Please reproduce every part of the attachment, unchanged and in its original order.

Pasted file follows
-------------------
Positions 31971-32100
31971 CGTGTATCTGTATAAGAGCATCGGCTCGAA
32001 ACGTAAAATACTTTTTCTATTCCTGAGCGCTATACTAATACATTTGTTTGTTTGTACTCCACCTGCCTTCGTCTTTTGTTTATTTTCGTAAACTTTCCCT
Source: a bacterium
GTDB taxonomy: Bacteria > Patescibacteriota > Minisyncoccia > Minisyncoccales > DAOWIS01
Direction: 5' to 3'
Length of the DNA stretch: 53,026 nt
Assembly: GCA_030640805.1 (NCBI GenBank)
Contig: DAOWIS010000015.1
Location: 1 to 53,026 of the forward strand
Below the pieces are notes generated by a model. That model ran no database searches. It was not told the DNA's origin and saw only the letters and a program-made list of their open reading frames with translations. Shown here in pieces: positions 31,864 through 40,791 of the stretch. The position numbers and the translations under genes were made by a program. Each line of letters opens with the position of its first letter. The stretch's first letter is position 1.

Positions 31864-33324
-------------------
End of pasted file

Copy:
Positions 31971-32100
31971 CGTGTATCTGTATAAGAGCATCGGCTCGAA
32001 ACGTAAAATACTTTTTCTATTCCTGAGCGCTATACTAATACATTTGTTTGTTTGTACTCCACCTGCCTTCGTCTTTTGTTTATTTTCGTAAACTTTCCCT
Source: a bacterium
GTDB taxonomy: Bacteria > Patescibacteriota > Minisyncoccia > Minisyncoccales > DAOWIS01
Direction: 5' to 3'
Length of the DNA stretch: 53,026 nt
Assembly: GCA_030640805.1 (NCBI GenBank)
Contig: DAOWIS010000015.1
Location: 1 to 53,026 of the forward strand
Below the pieces are notes generated by a model. That model ran no database searches. It was not told the DNA's origin and saw only the letters and a program-made list of their open reading frames with translations. Shown here in pieces: positions 31,864 through 40,791 of the stretch. The position numbers and the translations under genes were made by a program. Each line of letters opens with the position of its first letter. The stretch's first letter is position 1.

Positions 31864-33324